When COVID-19 took hold in the United States in early 2020, colleges and universities were impacted with classes moving from face-to-face to online delivery. Classes shifted and so did the ways that Saudi Club connected.

“We wondered if we should give up,” said Alshehri. “Should we find another alternative? What are we going to do?”

The Saudi Club came together to discuss ways to give back during such a challenging time. Together, they created care packages to distribute. 

“During that time, it was very hard to find [hand] sanitizer, masks, and gloves,” Alshehri explained. “In April, we gave out almost 45 bottles of sanitizer, masks, gloves, and more to students.”

As May approached, so did commencement. At CSP, all ceremonies shifted to a virtual format. With that news, Alshehri and the Saudi Club came together to discuss what else they could do to celebrate. 

“Most of the international students will leave the state and won’t be able to come back to the United States,” Alshehri shared. “We had to find an alternative way to celebrate the students’ accomplishments.” 

That alternative was a drive-thru-style commencement ceremony. At first, the group planned to hold the ceremony in the parking lot of a hotel. With the help of CSP faculty and staff, they were able to hold it on campus in one of Concordia’s lots. To make it even more special, the group planned to award graduation plaques to graduates. Alshehri had visited nearly every store to purchase them without luck. Thankfully, they were able to purchase plaques from a store in Kansas City that shipped them to CSP. 

“We’re so proud of the drive-thru graduation,” said Alshehri. “These students worked so hard for their degree and I am glad we were able to celebrate their success and achievements.”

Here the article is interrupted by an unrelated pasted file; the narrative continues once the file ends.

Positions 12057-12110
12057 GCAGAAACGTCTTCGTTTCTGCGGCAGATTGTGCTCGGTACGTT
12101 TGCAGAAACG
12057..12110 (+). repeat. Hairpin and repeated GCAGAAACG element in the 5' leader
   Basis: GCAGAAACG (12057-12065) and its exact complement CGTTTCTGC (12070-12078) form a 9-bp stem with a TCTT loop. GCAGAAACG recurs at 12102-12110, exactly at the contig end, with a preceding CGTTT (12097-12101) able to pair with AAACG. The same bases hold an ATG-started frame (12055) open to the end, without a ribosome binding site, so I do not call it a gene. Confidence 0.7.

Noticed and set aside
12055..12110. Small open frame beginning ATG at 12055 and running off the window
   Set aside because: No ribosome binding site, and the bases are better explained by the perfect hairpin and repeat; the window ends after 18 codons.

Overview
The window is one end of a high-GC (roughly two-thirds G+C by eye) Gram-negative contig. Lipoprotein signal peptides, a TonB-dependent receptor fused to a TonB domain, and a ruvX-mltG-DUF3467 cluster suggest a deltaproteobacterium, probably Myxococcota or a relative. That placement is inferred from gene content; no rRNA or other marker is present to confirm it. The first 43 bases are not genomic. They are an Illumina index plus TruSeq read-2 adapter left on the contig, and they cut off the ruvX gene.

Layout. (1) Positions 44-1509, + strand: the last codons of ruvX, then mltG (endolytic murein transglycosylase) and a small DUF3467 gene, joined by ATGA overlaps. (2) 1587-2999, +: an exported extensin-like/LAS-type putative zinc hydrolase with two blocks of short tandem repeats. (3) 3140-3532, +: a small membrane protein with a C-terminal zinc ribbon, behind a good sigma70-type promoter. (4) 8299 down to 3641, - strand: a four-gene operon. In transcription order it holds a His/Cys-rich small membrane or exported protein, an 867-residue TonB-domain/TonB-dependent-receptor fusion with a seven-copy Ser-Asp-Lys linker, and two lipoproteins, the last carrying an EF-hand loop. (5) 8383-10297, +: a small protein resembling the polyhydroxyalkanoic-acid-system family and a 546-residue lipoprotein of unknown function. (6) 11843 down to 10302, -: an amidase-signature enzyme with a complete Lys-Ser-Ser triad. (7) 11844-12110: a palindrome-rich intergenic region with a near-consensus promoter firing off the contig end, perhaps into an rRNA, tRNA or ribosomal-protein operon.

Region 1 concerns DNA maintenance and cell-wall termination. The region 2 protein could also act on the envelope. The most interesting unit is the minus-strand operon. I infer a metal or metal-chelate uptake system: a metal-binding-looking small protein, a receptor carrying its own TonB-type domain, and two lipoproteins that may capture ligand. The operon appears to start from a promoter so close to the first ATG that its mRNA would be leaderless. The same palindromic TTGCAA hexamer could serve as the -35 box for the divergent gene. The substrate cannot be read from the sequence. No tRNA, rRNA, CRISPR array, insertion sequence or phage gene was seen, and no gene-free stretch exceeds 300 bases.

Lasting Connections

For Alshehri, the Saudi Club has meant more than just an extracurricular activity to add to his resume. It’s impacted him on a deeper, more personal level.

“When I was elected president of the Saudi Club, I didn’t know most of the Saudi community here at the CSP,” noted Alshehri. “Through Saudi Club, I had the opportunity to know all of them and establish a strong relationship between the club and the students.” 

While Alshehri’s favorite parts of being involved with Saudi Club include involvement in the CSP community, celebrating Saudi culture, identity, and traditions, his takeaways are bigger, too.

“The  [Saudi Club] has connected me with the whole Saudi community in the state,” he said. “Students always reach out to us whenever they struggle or have an issue and we always make sure to be there for them and take their issues as a priority and make their experience here in the US better.”

Alshehri is grateful to the entire CSP community for their support including particular thanks to the Office of International Student Services and its director, Tiffanie Loeb Schneider, Professor Renata Mayrhofer, and Assistant Director of Student Activities and Leadership Kimberly Newton.

As for what’s next, Alshehri is already working on his MBA at Concordia and hopes to have his online brand launched in 2021. He also aspires to someday work for the SACM and continue to help the students. In all ventures, his goals are to advance his leadership skills and add value to himself.

To keep up with CSP’s Saudi Club and to hear about upcoming events, follow them on Instagram: @CSPsaudiclub